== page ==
Google plans Europe-Africa subsea cable

Google plans Europe-Africa subsea cable

Google has announced Equiano, a new private subsea cable that will connect Africa with Europe. Starting in western Europe, Equiano will run along the west coast of Africa, between Portugal and South Africa.

Equiano will incorporate branching units along the way; these can be used to extend connectivity to a number of African countries. The first branch is expected to land in Nigeria.

This new cable is fully funded by Google. It is the company’s third private international cable after Dunant and Curie, and its 14th subsea cable investment globally. Equiano is named after Olaudah Equiano, a Nigerian-born writer and abolitionist who was enslaved as a boy.

A contract to build the cable with Alcatel Submarine Networks was signed in late 2018. The first phase of the project, connecting South Africa with Portugal, is expected to be completed in 2021.

The Equiano cable infrastructure is based on space-division multiplexing (SDM) technology, which, says Google, means approximately 20 times more network capacity than the last cable built to serve this region. Google’s Dunant undersea cable – which connects the US and France and is due to switch on in the third quarter of 2020 – will be the first cable in the water to use SDM technology, says the company. SDM increases cable capacity in a cost-effective manner with additional fibre pairs (twelve, rather than six or eight in traditional subsea cables) and power-optimised repeater designs.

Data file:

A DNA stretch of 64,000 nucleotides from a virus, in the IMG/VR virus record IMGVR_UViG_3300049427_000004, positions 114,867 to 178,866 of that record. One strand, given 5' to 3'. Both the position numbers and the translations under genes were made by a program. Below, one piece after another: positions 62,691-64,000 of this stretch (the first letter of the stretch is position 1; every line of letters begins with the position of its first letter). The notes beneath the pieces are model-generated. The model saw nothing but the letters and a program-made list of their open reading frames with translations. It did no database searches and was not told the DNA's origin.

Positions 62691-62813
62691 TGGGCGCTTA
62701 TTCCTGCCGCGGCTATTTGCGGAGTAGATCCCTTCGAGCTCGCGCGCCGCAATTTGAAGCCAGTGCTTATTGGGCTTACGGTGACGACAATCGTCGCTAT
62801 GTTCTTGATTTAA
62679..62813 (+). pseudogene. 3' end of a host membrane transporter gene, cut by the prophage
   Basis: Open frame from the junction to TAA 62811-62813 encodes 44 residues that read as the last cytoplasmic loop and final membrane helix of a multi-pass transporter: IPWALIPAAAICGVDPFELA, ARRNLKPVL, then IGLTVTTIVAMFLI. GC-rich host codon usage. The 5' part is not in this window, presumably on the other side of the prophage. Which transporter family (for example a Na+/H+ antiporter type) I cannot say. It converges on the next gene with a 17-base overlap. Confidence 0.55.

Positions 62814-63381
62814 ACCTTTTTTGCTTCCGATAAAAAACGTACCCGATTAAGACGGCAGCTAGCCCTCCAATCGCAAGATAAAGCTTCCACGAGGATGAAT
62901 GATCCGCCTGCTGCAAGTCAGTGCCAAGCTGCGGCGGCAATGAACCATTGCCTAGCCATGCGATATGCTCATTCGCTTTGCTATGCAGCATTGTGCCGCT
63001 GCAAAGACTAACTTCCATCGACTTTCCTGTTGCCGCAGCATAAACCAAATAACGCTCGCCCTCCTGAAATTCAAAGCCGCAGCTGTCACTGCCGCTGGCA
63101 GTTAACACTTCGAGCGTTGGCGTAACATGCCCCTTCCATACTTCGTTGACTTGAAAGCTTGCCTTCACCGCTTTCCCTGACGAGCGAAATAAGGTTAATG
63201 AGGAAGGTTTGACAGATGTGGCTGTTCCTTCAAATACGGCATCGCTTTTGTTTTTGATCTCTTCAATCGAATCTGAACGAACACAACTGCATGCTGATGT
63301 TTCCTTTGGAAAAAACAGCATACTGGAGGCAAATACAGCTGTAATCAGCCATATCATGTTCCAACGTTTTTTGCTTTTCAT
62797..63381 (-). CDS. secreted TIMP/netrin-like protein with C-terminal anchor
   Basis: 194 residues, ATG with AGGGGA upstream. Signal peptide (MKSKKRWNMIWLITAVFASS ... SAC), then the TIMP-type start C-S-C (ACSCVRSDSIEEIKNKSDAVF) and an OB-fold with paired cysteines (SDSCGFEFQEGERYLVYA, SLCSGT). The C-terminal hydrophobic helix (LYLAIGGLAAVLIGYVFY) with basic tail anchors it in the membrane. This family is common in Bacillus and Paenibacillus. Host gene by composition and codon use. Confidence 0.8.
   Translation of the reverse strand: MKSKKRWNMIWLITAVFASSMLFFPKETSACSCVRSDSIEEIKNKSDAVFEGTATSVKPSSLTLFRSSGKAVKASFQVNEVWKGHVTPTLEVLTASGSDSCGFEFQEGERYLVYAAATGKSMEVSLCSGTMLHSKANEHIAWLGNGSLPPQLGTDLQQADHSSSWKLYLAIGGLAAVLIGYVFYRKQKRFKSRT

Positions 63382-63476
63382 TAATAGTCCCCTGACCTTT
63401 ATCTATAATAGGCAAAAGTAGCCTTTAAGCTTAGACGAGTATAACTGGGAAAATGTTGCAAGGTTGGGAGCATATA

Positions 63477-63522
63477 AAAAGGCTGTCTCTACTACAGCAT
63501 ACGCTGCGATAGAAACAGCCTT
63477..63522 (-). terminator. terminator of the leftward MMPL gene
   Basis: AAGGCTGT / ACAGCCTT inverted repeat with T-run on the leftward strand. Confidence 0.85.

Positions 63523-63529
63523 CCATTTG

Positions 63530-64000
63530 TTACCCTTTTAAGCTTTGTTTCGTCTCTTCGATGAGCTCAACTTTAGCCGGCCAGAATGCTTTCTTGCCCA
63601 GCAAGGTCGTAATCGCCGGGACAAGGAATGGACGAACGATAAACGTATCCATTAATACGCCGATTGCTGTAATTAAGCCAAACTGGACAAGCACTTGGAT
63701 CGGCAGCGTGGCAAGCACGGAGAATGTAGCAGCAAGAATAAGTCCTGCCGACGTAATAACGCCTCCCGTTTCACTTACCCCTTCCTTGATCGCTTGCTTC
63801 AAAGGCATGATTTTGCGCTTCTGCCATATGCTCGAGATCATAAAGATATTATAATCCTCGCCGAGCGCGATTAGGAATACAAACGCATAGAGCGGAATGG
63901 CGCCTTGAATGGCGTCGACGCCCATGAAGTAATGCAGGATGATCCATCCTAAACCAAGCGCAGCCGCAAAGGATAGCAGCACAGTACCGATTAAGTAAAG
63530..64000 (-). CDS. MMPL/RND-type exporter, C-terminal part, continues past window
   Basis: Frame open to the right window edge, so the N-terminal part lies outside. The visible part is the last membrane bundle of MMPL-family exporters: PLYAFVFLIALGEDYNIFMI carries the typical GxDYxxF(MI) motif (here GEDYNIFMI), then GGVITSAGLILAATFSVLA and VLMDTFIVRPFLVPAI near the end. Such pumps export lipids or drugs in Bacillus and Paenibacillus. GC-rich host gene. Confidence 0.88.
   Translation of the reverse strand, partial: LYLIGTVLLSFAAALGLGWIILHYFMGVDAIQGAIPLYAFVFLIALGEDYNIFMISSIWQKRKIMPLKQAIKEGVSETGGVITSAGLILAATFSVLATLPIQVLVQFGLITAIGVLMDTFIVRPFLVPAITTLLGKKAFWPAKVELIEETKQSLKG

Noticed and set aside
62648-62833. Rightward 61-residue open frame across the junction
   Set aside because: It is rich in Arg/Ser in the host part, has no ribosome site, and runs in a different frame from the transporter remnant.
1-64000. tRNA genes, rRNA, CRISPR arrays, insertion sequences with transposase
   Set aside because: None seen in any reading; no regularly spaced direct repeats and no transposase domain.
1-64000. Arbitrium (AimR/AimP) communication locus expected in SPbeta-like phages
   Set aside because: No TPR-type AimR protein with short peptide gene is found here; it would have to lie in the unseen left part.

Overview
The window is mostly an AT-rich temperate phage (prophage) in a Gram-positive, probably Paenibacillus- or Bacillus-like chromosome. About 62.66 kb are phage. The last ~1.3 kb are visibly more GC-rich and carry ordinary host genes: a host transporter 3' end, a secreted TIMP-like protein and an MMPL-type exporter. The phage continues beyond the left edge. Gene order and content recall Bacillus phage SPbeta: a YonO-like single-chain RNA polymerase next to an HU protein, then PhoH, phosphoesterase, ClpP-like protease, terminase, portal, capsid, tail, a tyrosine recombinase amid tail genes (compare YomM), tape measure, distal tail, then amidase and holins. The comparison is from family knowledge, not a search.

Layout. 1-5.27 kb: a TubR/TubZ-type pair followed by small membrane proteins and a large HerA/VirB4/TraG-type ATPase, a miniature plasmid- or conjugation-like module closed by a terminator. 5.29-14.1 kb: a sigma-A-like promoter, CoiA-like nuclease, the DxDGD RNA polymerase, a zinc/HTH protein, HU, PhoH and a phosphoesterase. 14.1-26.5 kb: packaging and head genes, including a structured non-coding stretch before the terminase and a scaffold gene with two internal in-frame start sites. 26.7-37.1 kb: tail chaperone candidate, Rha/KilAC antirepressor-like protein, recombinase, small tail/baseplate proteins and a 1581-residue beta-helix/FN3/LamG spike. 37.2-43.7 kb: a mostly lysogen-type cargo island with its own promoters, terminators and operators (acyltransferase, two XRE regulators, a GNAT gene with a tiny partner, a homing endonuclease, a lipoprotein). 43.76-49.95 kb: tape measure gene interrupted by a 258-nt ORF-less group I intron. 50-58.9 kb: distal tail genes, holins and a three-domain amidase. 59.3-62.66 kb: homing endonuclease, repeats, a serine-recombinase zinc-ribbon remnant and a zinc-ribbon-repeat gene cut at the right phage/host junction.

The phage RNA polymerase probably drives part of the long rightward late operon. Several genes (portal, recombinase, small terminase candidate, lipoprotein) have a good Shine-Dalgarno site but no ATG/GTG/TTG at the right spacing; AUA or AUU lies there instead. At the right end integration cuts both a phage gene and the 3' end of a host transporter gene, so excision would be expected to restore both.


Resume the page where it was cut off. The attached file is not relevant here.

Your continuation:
Equiano will be the first subsea cable to incorporate optical switching at the fibre-pair level, rather than the traditional approach of wavelength-level switching. This greatly simplifies the allocation of cable capacity, says Google, giving the company the flexibility to add and reallocate it in different locations as needed.


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